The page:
15 January 2020 by James Langley

Pow reiterates council funding pledge

Recycling minister Rebecca Pow has reiterated that councils will receive “additional resources” to meet the net costs arising from policies set out in the Resources and Waste Strategy.

Ms Pow was responding to a question from Scott Lloyd Benton, the Conservative MP for Blackpool South, who asked what steps Defra was taking to tackle rubbish and plastic waste on beaches and what support her department is giving to local authorities to enable them to tackle that waste.

Rebecca Pow has been recycling minister since September 2019

While greater detail will be included in the Environment Bill, which is expected to be reintroduced later this month, Ms Pow pledged to ensure that councils receive additional funding.

“The Government consulted on a number of key policy measures set out in the Resources and Waste Strategy: reforming existing packaging waste regulations; exploring the introduction of a deposit return scheme for drinks containers; increasing consistency in the recycling system; and introducing a tax on plastic packaging with less than 30% recycled content,” she said.

Ms Pow added: “These measures will help to tackle plastic waste, including on beaches and will be brought forward in the forthcoming Environment Bill and future finance bills.

“Government recognises the financial pressures on local authorities. They will therefore receive additional resource to meet new net costs arising from the policies set out in this Strategy once implemented.”

While the Environment Bill passed a second reading in October, it fell at the dissolution of parliament for the 2019 General Election.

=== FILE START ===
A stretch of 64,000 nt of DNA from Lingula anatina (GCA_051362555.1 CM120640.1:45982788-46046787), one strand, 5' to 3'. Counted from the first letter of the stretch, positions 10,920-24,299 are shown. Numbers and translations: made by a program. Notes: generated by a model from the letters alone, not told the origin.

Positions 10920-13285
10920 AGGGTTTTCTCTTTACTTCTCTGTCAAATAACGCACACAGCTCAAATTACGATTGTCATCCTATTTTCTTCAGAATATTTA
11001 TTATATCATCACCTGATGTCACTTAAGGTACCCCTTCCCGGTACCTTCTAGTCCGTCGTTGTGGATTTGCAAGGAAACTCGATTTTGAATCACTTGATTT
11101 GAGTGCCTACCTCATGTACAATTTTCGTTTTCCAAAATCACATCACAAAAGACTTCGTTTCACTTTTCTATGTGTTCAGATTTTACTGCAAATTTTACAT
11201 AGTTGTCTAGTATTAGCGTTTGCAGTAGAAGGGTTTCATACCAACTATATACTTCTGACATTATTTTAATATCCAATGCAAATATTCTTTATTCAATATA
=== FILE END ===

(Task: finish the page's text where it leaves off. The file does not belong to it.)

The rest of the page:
The minister also touched on plastic waste on beaches more specifically, saying local councils were responsible for keeping their relevant land – including beaches above mean high water springs – clear of litter and refuse, so far as is practicable.

She referred to the Litter Innovation Fund, launched in 2017, saying it had made nearly £500,000 available to councils and others to pilot and test small-scale innovative approaches to reducing litter.


Earlier this week, Ms Pow also explained the ways in which the Resources and Waste Strategy was to tackle plastic waste in response to a question from Labour MP for Easington Grahame Morris, who asked the secretary of state for Defra Theresa Villiers what steps she was taking to reduce plastic pollution and increase plastic recycling.

The Government’s Resources and Waste Strategy for England was published in December 2018

Ms Pow said: “The Government’s Resources and Waste Strategy for England, published in December 2018, sets out our plans to reduce, reuse, and recycle more plastic than we do now.

“Our target is to eliminate all avoidable plastic waste throughout the lifetime of the 25 Year Environment Plan, but for the most problematic plastics we are going faster – that is why we are working towards all plastic packaging placed on the market being recyclable, reusable or compostable by 2025.”

With the Environment Bill’s expected reintroduction, a House of Commons Library briefing paper on plastic waste in the UK was published last week (see letsrecycle.com story).

The briefing is intended to provide an overview to MPs on the issue of plastic waste in Britain today .


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